This wonderfully designed large-format propaganda broadside, or ‘wall newspaper’, celebrates the Western Desert Campaign (1941-3) of Lieutenant General Erwin Rommel, the ‘Desert Fox’, considered to be by far and way to best World War II German military commander and the only Nazi officer who was internationally esteemed. While ultimately unsuccessful, the exploits of his Afrikakorps in North Africa, often undertaken against numerically superior adversaries, are today the stuff of military legend. The broadside was printed in the Castilian language, as part of a series of pro-Axis propaganda wall newspapers issued in Fascist Spain.
A masterpiece of persuasive art, the broadside shows a full length portrait of General Rommel, labelled, ‘El guerrero victorioso, mariscal Rommel, en su automóvil de Campania durante la batalla’ [The victorious warrior, Marshal Rommel, in his campaign vehicle during the battle’], while the silhouette of a palm tree harkens the exotic nature of the Maghreb. To the right are a series of photographs of battle scenes and captions all designed to portray Rommel as lion and his Afrikakorps as all-conquering heroes. No mention is made of the fact that the contest between Rommel and the Allies was largely a hard-fought stalemate; here one gains the impression that the Germans were effortlessly mowing down the opposition.
The lower part of the composition features a map of the military theatre extending from Benghazi, Libya over to Alexandria Egypt, marking key battle points, notably the Siege of El Tobruk and the epic showdown at El Alamein. Arrows show the progress of Rommel’s army, for the east to the west.
Erwin Rommel’s Western Desert Campaign
The Western Desert Campaign (1941-3) was a German initiative to dominate North Africa and to cut-off and conquer British Egypt. Although it ultimately proved unsuccessful, the Germans gave the Allies a run for their money, and when this poster was printed in July 1942, it looked quite possible that Rommel might break through the last British lines of defence, taking the vital city of Alexandria, upon which the rest of the Egypt would fall like dominos.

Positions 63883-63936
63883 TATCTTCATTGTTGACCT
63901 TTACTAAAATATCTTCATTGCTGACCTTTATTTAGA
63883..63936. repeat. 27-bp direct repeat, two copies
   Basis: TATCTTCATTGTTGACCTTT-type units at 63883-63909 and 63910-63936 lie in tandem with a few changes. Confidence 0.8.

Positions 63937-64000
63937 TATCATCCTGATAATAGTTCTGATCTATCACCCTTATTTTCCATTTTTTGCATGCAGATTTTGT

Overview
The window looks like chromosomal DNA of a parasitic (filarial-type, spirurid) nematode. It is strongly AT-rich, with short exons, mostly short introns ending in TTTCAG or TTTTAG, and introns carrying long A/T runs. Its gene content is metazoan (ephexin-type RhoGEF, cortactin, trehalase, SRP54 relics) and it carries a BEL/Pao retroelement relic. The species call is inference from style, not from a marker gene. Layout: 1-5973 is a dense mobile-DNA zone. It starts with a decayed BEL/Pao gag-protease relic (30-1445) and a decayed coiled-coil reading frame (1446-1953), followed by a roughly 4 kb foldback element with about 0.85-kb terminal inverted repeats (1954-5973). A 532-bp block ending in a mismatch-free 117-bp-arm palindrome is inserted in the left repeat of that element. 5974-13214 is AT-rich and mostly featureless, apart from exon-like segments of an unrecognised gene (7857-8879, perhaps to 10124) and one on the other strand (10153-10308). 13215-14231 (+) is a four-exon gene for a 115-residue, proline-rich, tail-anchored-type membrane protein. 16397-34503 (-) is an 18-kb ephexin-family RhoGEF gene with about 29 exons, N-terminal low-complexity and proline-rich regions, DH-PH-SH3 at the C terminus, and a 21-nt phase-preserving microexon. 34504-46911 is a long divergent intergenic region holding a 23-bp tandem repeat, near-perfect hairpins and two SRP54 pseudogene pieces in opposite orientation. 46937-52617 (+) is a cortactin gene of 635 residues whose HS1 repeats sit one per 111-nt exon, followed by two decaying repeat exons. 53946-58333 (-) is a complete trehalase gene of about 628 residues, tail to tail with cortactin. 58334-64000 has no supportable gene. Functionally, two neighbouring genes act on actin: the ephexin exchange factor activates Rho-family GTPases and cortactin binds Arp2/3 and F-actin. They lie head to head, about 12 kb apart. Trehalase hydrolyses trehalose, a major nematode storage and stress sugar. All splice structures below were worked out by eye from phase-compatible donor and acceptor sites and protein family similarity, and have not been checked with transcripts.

In the winter of 1941, the British army had successfully beaten back Italian attempts to invade Egypt from their colony of Libya. The Italians were then on the back-foot and feared a successful British invasion of Libya. The German responded by sending a small, but highly trained, army known as the Afrikakorps to Libya with the intention of not only defending Libya, but also attacking British-Allied positions in Egypt. Lieutenant General Erwin Rommel (1891 – 1944) was by far and way the most talented German general, but Adolf Hitler despised and feared him, so decided to banish him to this far-away campaign.
The Afrikakorps quickly engaged the far larger British Allied forces, led by Rommel’s arch-nemesis and mutual admirer, General Bernard Montgomery. The Germans pinned the Allies down at the Siege of El Tobruk (April 10 to November 27, 1941), in far western Libya, whereupon the Allies withstood a siege of 241 days, before Rommel moved westwards into Egypt. The Allies tried, on numerous occasion to destroy the Afrikakorps with superior numbers and firepower, but every time Rommel slipped way only to head ever closer to Alexandria. This earned Rommel the nickname, the ‘Desert Fox’.
At the beginning of July 1942, Rommel’s forces arrived at El Alamein, Egypt, only a short distance east of Alexandria. There they fought a fierce, nearly month-long battle (July 1-27), which ultimately proved inconclusive. The present broadside was made in the middle of the First Battle of El Alamein, when the outcome was unclear, and when it still seemed quite possible that that Rommel would be able to take Alexandra.
As it would happen, that autumn, the Germans and the Allies enjoined another showdown, the Second Battle of El Alamein (October 23 November 11, 1942), whereupon the Allies scored a decisive victory. While Rommel escaped to fight another day, Germany’s plans to dominate North Africa were in ruins. Nevertheless, Rommel’s skill and tenacity in the face of overwhelming odds won him enduring admiration from friends and foe alike.
The present work was one of a series (no. 22) of an unknown number of broadsides published in 1942 in Fascist Spain to extoll Axis military achievements. During much that year, the Axis powers, in both Europe-North Africa and Asia, generally had the advantage over the Allies, so such propaganda seemed credible. Printed in Castilian by an unknown publisher, the broadsides were intended for a Spanish audience. While Spain, ruled by the Caudillo Francisco Franco, was technically neutral during World War II, Franco was an open admirer of Nazi Germany, and the two nations had collaborated on military affairs prior to the war. Famously, in 1937, at Franco’s behest, the Luftwaffe bombed the Basque town of Guernica, an atrocity immortalized by Pablo Picasso’s eponymous painting. While we have not been able to trace the identity of whoever was behind the publication of these wall newspapers, German agents based in Spain probably sponsored the series. Germany wanted the Spanish public to remain pro- Axis, so that Franco would be less likely to succumb to what was intense Allied pressure to switch sides.